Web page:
On Awakening To Where Church Is

 

In the Deep South on a Sunday morning, Husband and I sitting on porch swing drinking coffee and resting on the Sabbath the best way we know how, the black gentleman neighbor across the street brings something right up to the picket fence. I can tell by his posture he has come over on a mission.


He never goes to church when his son and wife pull out the drive–he stays behind. And on this day, he has spotted us out on the porch.


My husband goes out to meet him, and Mr. Joseph*, smoking his cigar on this fine Sunday morning, he hands a bag of fish over the fence to my husband, and I can hear him telling of the trip and how he caught them.


He doesn’t do it because he thinks we need the food, or because we are poor, or because the church said to get out and knock on doors–he just does it because it’s what’s in his heart.


Just like a couple of weeks before, when his son showed up on our front step with fresh vegetables from the garden, a big sweet grin on his angel-boy face. I know his sweet mama had plenty of family she could have given that fresh summer bounty to, and for some reason, she chose to share it with us.


From my spot on the lazy swing, in mid-July sweltering Mississippi heat–heat so thick and heavy it makes your throat close up and your lungs just pure forget how to work–I can see him waving his cigar and his booming voice talking of all of us going down to the lake together some time to let the kids fish. We can use his boat, he says. Why he came over on a Sunday morning out of the blue to say all of this, I really don’t know. It’s always hard for us humans to believe that someone may just want to be friendly, no strings attached. Life teaches us to be hard.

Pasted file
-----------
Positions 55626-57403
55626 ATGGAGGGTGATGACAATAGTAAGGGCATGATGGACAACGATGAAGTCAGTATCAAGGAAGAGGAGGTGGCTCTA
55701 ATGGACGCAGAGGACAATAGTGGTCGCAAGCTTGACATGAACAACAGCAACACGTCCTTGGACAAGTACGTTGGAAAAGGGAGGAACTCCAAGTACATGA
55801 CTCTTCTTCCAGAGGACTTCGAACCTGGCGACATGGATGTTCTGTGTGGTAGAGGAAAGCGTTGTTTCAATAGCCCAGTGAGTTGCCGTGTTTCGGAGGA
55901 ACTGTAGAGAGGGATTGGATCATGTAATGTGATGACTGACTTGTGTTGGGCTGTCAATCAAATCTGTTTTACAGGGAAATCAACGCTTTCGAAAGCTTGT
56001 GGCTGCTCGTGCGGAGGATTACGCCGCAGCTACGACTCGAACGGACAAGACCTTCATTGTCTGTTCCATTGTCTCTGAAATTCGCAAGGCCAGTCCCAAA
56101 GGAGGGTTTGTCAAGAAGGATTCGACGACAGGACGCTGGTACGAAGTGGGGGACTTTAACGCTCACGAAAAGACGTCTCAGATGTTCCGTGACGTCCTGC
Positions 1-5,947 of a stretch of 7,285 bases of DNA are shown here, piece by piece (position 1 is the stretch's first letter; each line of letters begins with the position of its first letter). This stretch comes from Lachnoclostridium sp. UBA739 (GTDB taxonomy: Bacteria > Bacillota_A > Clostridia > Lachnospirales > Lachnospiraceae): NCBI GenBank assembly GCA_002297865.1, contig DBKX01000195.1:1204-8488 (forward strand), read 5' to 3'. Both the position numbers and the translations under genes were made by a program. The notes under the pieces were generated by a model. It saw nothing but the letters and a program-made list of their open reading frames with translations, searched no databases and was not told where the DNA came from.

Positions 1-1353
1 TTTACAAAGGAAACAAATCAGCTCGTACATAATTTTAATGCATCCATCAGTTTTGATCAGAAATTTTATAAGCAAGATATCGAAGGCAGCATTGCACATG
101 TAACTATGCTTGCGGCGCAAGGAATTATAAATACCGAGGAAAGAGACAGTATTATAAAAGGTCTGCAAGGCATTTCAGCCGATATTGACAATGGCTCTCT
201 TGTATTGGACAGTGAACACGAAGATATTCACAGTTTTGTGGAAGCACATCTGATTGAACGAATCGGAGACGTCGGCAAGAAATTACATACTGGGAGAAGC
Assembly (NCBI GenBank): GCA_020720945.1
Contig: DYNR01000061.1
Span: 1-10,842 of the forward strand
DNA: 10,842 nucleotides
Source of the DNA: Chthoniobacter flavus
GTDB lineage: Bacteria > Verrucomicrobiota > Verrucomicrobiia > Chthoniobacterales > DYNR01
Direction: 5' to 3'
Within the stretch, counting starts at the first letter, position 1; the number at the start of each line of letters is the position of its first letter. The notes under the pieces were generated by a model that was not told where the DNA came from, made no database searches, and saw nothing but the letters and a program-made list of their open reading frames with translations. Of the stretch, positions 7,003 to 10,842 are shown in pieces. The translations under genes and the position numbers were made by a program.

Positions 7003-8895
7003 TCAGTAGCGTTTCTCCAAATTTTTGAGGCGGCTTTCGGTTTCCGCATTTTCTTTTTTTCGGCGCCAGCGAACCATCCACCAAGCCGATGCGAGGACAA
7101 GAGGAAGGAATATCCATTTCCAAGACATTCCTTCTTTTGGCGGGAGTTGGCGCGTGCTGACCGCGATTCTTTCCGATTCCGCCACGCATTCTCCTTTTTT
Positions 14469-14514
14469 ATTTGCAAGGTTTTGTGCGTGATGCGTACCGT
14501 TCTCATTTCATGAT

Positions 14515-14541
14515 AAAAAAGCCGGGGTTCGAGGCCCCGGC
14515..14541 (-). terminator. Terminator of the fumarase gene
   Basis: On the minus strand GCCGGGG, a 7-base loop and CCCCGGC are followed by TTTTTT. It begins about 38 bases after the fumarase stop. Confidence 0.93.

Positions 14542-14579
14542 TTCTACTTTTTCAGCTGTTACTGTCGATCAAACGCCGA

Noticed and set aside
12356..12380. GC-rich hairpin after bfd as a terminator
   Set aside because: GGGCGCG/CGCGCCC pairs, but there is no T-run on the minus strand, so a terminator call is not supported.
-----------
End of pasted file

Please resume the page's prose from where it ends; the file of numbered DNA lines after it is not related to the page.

My mind goes back to a few weeks before that, when the girls and I walked over in the middle of the day just to show them our new kitten, because we know they love kittens and they know we’ve been looking for one for the girls for a couple of years. When I walked across the yard up to where Mr. Joseph was working on a load he had brought home, he looked up at me and eyes wide as saucers, jumped and let out a foul word. He apologized profusely, of course, and kept telling me he thought I was a ghost suddenly upon him. I said to him, well, I am white enough to be a ghost, ain’t I? We had a good laugh about that.

None of us have really talked much, except the time my husband borrowed a post hole digger, and the time that we had no phone and no heat and I went over to ask to use the phone in the cold–and Mrs. Violeta* said Come over and stand in front of my heater and get warm anytime, baby–and then the time we stopped by on Christmas Eve to bring a warm loaf of pumpkin bread wrapped up with love.

Mr. Joseph is still waving that cigar around and talking up a storm, and my husband just keeps nodding, yes sir, and his voice carrying over on the breeze, going on and on about lakes and the best times to fish, it’s like he’s making up for lost time, right there at our picket fence on the Sabbath.

Maybe he is all the church we needed today, because it is where two or three are, and church can be had over a picket fence. Many in the church would never grace my picket fence–I invited and they wouldn’t come, many would never walk over uninvited just to say hello–but they will bang on my door if I don’t attend service, many would never bring food just because–but they will put me on the list to receive help from the food bank, and they would hardly laugh with me right in the yard over a foul word slipped–because Christians don’t laugh, especially about things such as accidental curse words.

And when I was the one in the throes of deep depression and illness, I felt like a leper no one would come near–when I was the “least of these”, where was Jesus with skin on? Where was the church?

And it just hits me so severely and stuns with it’s power of revelation, right there with beads of perspiration forming, that Mr. Joseph–
maybe he is Jesus to us today.
                            

                                                                 *names changed to protect people in the story                                                                             edited re-post from archives 

                                                                              
This post linked up with She Loves Magazine’s Awake: A Synchroblog.

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